Now that images of bustling streets, packed stadia and night-time revellers have returned to our screens, you’d be forgiven for thinking the pandemic is over. But recently published research from the Audience Agency Cultural Participation Monitor (September 2021) and Insights Alliance (Indigo, Baker Richards, OneFurther, November 2021) show that a large chunk of cultural performance-going audiences are still missing.
Initial findings from the Audience Agency say people’s willingness to attend cultural events in person has not increased since June. The proportion of people ‘happy to attend’ fell slightly to 28% in September (29% in June) as did the number ‘willing to attend with reservations’ to 19% (30% in June). Furthermore, while respondents’ sense of general wellbeing and ‘satisfaction with life’ improved slightly over the same period, concerns about falling ill with Covid increased.
Barriers to attending
Respondents were particularly concerned about the behaviour of other people. 32% of people responding to the Audience Agency survey ‘strongly agreed’ that the unsafe behaviour of others puts them off attending. This also chimes with results of the Insights Alliance survey, in which 61% of respondents said they were ‘avoiding interacting with crowds of people’ and 53% were concerned that ‘other people won’t comply with Covid safety measures.’
Both surveys also questioned audiences’ feelings towards vaccination status and testing. In the Insights Alliance survey, 67% of non-returners and 60% of returners said they were more likely to attend if there was a requirement to show proof of vaccination or a negative Covid test. And 35% of Audience Agency respondents ‘strongly agreed’ that only those vaccinated or with negative test results should be allowed to attend indoors (26% for outdoor events). For Insights Alliance respondents, 75% of non-returners and 60% of those who have returned less said they would be less likely to attend if masks were not required.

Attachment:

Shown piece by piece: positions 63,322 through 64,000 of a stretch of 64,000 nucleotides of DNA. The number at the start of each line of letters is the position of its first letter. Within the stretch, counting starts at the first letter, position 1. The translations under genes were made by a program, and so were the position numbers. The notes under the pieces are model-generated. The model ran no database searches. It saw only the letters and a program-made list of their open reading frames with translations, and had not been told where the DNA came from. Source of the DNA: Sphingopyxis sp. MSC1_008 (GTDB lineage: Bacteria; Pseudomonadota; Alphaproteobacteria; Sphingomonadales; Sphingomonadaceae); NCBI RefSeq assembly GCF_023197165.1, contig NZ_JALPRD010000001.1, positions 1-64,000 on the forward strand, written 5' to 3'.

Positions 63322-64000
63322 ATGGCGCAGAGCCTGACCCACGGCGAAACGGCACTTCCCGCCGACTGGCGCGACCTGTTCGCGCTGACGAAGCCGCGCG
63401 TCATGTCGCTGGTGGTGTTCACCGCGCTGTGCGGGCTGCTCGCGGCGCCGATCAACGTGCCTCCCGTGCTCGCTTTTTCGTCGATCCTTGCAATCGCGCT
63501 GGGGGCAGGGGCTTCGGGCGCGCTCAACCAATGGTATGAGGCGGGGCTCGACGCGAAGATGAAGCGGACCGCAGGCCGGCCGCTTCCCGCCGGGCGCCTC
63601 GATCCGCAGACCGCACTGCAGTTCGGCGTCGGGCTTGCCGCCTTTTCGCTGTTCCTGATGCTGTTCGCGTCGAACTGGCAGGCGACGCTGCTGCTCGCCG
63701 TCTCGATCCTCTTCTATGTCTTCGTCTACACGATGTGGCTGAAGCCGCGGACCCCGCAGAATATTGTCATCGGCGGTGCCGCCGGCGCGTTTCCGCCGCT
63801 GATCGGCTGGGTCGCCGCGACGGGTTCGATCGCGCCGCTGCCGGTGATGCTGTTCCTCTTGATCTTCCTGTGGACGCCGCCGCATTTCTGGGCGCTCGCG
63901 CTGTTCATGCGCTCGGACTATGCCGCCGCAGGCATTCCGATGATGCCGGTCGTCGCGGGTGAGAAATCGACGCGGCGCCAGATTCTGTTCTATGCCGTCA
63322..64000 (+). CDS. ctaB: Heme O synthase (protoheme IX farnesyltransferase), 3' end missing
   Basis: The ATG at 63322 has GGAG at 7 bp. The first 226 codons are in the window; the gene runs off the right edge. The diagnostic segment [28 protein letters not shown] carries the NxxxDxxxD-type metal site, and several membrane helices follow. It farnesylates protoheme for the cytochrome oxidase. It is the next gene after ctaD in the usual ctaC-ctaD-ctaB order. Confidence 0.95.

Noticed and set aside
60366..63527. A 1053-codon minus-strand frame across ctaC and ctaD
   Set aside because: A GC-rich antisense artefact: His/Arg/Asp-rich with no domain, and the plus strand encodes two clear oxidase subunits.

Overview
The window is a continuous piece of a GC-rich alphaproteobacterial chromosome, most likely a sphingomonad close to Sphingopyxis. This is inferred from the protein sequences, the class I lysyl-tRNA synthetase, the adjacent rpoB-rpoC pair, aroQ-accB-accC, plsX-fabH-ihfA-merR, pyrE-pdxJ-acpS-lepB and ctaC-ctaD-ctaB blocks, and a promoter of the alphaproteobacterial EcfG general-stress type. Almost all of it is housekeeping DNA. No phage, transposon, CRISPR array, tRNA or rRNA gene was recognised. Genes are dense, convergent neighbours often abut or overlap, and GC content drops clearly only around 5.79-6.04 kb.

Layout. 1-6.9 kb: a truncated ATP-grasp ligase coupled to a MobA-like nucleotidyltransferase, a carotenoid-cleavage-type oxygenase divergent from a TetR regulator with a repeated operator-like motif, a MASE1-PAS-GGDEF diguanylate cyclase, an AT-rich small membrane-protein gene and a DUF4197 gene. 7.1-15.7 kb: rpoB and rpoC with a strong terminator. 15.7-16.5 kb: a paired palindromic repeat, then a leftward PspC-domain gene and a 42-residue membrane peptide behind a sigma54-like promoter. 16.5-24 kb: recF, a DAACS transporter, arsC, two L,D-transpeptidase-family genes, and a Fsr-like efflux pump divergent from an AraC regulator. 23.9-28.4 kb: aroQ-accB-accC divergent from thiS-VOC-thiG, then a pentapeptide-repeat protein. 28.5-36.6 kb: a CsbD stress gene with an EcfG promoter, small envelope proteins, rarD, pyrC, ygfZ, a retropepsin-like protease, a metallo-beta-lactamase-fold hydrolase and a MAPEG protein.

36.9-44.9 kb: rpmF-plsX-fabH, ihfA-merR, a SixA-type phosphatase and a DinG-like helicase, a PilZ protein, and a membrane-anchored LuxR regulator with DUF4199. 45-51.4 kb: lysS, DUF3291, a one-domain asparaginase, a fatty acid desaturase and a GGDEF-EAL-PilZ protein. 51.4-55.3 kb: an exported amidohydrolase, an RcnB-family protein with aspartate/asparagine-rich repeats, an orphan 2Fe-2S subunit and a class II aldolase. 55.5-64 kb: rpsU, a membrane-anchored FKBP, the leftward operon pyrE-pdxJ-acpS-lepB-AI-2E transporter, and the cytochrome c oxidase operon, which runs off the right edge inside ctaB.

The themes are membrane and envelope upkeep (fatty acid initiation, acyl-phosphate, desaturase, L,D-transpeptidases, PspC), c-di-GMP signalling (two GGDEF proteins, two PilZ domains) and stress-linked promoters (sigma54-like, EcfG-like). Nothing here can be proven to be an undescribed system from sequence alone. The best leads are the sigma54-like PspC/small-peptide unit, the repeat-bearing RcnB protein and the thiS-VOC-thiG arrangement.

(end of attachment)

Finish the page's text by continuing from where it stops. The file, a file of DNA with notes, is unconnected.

Concerns over other people’s behaviour ranked highest with respondents to the Audience Agency survey; their lowest priority was cultural organisations needing to do more to make visiting their spaces Covid safe. This suggests that these respondents think organisations are already doing enough to protect attendees.
According to the Insights Alliance research, 74% of non-returners said they expect to attend arts performances less often in the next 12 months, while 47% of those who have returned will also attend less often, signifying a long road ahead for audiences to return to former levels of attendance.
Hybrid is here to stay
Those who have already returned in person are more likely to have also been engaging with online content during lockdown, with nearly half saying they have paid for digital content and a further 23% having engaged for free. Digital may not be simply a temporary substitute while cultural venues are closed, as the majority of respondents who had some previous digital engagement agreed that they will enjoy a mixture of in-person and online cultural experiences in future.
With half of Insights Alliance respondents planning to come less often, and half not returning to anything, and a third waiting for lower infection rates, the professional performing arts sector in particular needs to act now to survive. But there are useful insights in this research for leisure-time music groups which promote their own concerts and for Making Music’s promoter member groups, too.
Communication is key - being open about your risk assessment and which safety measures you have put in place and how they will be implemented. Include this in your communications with your audience from initial marketing and ticketing right through to when they arrive at the venue. You’re not going to please everyone, but explicit communication might be the confidence booster an anxious audience member needs to take the step to attend.
Read the Insights Alliance research findings.
Find out more about the Audience Agency research.